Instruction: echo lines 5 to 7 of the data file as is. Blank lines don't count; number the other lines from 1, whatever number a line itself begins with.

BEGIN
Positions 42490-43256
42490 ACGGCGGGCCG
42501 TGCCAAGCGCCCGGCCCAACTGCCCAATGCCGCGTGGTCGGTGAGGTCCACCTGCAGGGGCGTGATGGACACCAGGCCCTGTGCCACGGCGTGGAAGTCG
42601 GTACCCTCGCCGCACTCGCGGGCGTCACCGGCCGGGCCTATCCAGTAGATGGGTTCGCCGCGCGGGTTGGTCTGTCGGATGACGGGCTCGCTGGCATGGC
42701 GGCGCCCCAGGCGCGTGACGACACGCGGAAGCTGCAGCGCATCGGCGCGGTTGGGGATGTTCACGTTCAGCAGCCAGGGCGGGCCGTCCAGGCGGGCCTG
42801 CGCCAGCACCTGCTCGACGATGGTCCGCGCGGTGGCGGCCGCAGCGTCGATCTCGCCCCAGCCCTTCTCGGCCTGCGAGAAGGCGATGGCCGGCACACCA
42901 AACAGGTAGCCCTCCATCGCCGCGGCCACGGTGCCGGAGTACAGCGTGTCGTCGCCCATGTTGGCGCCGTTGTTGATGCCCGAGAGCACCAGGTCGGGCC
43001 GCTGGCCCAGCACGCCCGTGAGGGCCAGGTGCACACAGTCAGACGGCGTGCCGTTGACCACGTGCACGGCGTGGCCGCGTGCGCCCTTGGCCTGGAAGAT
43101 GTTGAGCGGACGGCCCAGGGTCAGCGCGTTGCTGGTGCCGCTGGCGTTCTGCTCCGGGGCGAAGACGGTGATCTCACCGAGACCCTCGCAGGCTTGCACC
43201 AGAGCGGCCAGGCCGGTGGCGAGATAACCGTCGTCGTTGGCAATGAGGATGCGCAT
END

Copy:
42701 GGCGCCCCAGGCGCGTGACGACACGCGGAAGCTGCAGCGCATCGGCGCGGTTGGGGATGTTCACGTTCAGCAGCCAGGGCGGGCCGTCCAGGCGGGCCTG
42801 CGCCAGCACCTGCTCGACGATGGTCCGCGCGGTGGCGGCCGCAGCGTCGATCTCGCCCCAGCCCTTCTCGGCCTGCGAGAAGGCGATGGCCGGCACACCA
42901 AACAGGTAGCCCTCCATCGCCGCGGCCACGGTGCCGGAGTACAGCGTGTCGTCGCCCATGTTGGCGCCGTTGTTGATGCCCGAGAGCACCAGGTCGGGCC